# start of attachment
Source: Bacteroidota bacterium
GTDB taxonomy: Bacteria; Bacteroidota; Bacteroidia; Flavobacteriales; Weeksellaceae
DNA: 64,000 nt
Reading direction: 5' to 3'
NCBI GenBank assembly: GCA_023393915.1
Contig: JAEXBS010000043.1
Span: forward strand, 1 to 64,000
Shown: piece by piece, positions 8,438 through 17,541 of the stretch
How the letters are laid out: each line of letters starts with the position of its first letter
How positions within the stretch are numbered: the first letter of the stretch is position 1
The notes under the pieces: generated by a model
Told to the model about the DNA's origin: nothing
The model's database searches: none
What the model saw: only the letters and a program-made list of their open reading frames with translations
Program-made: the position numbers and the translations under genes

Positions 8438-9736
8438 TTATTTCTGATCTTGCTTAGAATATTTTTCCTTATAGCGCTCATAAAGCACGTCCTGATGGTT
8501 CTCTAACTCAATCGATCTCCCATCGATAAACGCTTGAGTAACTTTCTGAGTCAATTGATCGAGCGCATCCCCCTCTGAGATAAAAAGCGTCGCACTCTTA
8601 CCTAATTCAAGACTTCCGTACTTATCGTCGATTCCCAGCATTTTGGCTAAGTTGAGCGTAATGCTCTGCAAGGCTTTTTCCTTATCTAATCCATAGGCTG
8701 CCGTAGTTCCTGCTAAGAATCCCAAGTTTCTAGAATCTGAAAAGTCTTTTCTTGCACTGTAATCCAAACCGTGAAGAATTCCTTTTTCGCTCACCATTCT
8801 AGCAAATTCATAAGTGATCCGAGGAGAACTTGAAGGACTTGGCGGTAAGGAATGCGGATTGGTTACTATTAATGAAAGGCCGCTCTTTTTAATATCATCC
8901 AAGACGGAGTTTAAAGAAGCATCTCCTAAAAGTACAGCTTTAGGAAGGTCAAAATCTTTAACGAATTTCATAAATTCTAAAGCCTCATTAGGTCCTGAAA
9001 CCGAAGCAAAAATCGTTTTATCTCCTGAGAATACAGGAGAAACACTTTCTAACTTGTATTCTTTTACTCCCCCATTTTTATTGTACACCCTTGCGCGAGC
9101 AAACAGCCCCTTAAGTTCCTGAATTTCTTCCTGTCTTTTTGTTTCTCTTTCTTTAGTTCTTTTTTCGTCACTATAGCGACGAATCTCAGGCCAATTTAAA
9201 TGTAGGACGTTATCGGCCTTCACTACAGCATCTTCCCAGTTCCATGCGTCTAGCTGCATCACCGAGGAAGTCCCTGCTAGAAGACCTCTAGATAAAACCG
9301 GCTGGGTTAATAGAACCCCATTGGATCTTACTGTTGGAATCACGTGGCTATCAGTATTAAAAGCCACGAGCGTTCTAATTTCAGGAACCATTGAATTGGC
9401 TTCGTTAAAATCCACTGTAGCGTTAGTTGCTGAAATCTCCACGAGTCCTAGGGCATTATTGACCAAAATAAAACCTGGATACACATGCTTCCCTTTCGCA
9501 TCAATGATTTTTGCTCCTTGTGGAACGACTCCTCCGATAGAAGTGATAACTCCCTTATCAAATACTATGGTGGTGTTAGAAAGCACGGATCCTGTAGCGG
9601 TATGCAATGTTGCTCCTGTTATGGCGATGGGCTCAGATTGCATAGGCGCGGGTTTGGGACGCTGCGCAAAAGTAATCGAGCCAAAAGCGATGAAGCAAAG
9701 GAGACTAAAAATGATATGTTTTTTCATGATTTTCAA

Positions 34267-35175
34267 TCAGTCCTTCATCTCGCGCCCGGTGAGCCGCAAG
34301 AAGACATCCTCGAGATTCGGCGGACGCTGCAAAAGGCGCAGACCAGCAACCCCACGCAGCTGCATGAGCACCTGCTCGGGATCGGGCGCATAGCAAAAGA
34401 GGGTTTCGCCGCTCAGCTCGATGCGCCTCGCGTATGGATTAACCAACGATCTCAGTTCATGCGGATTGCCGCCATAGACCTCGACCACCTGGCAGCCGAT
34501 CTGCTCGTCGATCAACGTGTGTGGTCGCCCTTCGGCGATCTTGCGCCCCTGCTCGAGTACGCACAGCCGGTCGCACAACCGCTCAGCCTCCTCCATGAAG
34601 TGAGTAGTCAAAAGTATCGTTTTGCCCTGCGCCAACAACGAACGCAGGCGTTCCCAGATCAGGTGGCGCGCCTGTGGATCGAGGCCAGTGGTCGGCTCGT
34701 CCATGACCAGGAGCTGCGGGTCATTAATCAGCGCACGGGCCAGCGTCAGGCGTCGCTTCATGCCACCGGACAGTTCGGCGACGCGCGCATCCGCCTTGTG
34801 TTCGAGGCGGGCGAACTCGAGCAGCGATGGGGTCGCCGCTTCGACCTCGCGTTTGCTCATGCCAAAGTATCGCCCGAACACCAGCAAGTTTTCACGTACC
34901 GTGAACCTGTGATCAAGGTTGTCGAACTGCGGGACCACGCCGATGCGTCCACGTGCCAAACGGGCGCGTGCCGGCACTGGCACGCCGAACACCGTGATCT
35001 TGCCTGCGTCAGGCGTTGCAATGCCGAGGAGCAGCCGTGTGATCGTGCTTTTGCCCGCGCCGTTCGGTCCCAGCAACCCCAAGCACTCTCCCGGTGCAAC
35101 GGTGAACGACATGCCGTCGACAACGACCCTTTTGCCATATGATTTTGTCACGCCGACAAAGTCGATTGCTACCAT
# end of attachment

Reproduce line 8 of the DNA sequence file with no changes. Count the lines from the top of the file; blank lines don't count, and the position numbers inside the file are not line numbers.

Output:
Shown: piece by piece, positions 8,438 through 17,541 of the stretch